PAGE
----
Tequila has been a growing category for the last couple of years, only to see 2020 explode the tequila market. With celebrity endorsements, new brands and marketing everywhere, it’s time we actually learn a little bit about tequila itself!
Tequila is a spirit distilled from the blue agave plant and is permitted to be produced in Jalisco, Guanajuato, Michoacán, Nayarit, and Tamaulipas. The agave is hand harvested by jimadores where they remove the leaves, leaving behind the large piñas which are then slowly baked in ovens to break down the sugars into fermentable fructose. Once roasted there are two different ways the piñas are crushed to extract the nectar. Modern technology can be used to crush them by machine, which typically produces a cleaner, more straightforward product. Whereas you can also do the traditional tahona stone wheel to crush the piñas, often giving a more earthy, fibrous flavor and texture to the spirit.
Once the agave nectar has been extracted, it is set to ferment via inoculation as well as through wild yeast and bacteria, this is where a lot of the regional flavors come from as each area will have its own wild yeast and organic materials that will sway the flavor of the spirit. Once fermentation is complete the liquid is run through two sets of distillation. The product at the end of the second distillation is your silver or blanco tequila! This can be either bottled and labeled as such or it can undergo further aging in oak barrels and can become either Reposado, Anejo, or Extra Anejo tequila depending on how long it is aged for.
Silver tequila is untouched by oak, so where do the differences in flavor come from? First there is the agave that is being harvested. While all tequila is produced from blue agave, also known as Blue Webber, there are still regional variances on the plant itself, differentiated by highland and lowland agave. Highland agave is characteristically sweeter and fruitier tasting than the lowland which is known to be earthier in flavor. These combined with the fermentation process as well as the method for crushing the piñas will give you the differences from distiller to distiller.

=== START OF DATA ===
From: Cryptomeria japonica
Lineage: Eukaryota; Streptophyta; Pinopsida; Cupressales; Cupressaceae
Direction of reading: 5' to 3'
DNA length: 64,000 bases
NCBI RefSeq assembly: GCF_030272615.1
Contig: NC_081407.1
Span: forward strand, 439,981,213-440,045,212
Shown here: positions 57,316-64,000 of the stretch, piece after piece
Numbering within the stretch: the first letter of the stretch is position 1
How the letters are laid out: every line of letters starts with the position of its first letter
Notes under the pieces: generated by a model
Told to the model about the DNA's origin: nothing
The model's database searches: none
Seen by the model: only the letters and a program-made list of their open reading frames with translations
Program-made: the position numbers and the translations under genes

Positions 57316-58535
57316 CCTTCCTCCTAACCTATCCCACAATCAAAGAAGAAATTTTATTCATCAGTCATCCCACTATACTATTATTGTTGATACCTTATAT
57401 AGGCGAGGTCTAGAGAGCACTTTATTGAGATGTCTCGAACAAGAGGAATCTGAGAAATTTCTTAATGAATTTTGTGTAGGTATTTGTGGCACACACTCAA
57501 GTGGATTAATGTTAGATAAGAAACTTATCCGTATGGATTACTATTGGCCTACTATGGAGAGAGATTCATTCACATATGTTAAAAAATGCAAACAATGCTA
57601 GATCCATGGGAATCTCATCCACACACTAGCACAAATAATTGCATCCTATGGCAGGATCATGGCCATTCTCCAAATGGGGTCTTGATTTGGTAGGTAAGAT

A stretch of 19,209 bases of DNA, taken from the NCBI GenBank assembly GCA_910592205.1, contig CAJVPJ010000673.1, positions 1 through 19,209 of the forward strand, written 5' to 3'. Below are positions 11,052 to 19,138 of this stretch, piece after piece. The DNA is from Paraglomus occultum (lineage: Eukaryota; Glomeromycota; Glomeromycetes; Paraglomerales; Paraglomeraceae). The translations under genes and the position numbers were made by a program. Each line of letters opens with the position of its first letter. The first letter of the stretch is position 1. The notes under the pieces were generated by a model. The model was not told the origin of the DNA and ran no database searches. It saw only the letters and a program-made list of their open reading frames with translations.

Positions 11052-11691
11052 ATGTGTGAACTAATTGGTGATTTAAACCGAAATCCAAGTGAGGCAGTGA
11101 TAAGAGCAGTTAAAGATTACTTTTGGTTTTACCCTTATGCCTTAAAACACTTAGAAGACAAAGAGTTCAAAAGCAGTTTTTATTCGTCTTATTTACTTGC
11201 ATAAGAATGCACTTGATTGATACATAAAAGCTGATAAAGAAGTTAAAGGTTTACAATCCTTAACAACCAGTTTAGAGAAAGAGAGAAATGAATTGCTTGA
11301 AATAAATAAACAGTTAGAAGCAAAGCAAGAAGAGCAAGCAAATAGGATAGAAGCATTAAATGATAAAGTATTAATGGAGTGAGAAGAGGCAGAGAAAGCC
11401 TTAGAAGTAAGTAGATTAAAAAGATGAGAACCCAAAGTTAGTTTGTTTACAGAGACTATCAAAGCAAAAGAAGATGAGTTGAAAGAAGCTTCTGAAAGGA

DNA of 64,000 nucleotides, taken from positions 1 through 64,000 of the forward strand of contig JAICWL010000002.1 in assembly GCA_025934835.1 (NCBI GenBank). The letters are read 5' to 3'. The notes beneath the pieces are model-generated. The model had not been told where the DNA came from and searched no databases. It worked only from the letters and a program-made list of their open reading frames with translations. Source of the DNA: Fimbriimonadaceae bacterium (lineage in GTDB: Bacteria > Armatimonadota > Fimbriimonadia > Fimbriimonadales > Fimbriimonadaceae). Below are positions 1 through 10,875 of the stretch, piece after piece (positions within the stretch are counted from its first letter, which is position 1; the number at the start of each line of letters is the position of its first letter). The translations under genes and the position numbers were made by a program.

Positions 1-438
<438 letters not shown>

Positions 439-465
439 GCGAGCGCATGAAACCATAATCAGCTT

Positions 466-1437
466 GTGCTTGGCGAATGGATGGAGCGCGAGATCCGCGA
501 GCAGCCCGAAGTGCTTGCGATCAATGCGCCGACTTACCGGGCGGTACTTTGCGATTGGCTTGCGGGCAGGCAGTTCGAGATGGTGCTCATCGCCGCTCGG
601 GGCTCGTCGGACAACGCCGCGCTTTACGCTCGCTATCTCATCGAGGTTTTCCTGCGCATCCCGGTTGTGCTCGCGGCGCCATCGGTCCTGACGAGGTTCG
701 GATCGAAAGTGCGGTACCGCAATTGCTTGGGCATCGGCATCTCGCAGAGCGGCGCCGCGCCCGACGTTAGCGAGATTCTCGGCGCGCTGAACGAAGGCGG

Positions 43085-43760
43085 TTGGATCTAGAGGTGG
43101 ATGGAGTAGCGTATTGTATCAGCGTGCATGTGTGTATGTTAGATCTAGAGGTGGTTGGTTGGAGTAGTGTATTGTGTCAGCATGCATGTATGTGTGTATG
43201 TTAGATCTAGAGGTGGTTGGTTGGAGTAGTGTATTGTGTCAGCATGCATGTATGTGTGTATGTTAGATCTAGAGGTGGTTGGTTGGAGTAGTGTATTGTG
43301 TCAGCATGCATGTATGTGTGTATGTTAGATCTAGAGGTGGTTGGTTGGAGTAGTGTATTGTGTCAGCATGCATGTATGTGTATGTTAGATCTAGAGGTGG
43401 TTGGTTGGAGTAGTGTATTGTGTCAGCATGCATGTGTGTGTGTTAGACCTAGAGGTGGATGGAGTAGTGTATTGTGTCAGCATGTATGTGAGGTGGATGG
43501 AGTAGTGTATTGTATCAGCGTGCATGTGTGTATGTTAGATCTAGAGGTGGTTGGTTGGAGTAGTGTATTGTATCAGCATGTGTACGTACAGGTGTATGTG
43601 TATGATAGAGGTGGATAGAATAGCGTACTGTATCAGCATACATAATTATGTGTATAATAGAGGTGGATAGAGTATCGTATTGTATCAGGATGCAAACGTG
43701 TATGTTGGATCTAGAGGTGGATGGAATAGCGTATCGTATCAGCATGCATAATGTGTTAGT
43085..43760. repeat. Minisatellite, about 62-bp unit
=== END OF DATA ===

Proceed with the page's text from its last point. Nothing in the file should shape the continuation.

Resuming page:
The other three styles that see oak aging is where a lot of the attention is going these days though! Reposado is aged from 2-12 months, Anejo 12-36 months, and Extra Anejo anything over 36 months. Extra Anejo was just designated a category distinction in 2006, previously Anejo just encompassed anything over 12 months. Unlike bourbon, tequila does not have to be in a new barrel every time. Thanks to that, most tequila is aged in casks that previously held bourbon and were shipped down from the US once they were done aging our whiskey! Bourbon barrels are known to impart a strong vanilla note onto the tequila, typically the first time the barrel is used they will only age the reposado in it, as it needs less aging and is less likely to have the powerful bourbon flavor overpower the softer notes of the agave. The used barrel can then be refilled with silver distillate and aged for longer with less impartmenting of flavor to the tequila, allowing it to mellow out more and find its sweet spot. Extra Anejos, however, are all about the oak. They want to take that flavor and meld it to their own characteristics. Good Extra Anejo tequila will remind you of a fine brandy or rum even. Sweet fruit notes hiding between vanilla and spice, there is a lot going on with these and is why they are defining the premium category as well.
So why drink tequila? Between its more natural fermentation, the pureness of the ingredients being used, tequila is one of the cleaner spirits on the market, especially when drinking silver or blanco. The sugars have all been fermented so it’s a lower calorie and 0 carbohydrate beverage coming in at typically less than 70 calories per 1oz. pour. The non-science factor is that because of this, most consumers find themselves feeling better in the morning as well. Did I mention that it is also delicious and wonderful to make all sorts of cocktails with besides your classic margarita? There is nothing out there that mixes better with some fresh squeezed fruit. Try swapping silver tequila for vodka or rum in your everyday cocktails as well, you might be surprised how much you enjoy tequila now that it’s not associated with shots of it while in college!
—Chris Pankiewicz, General Manager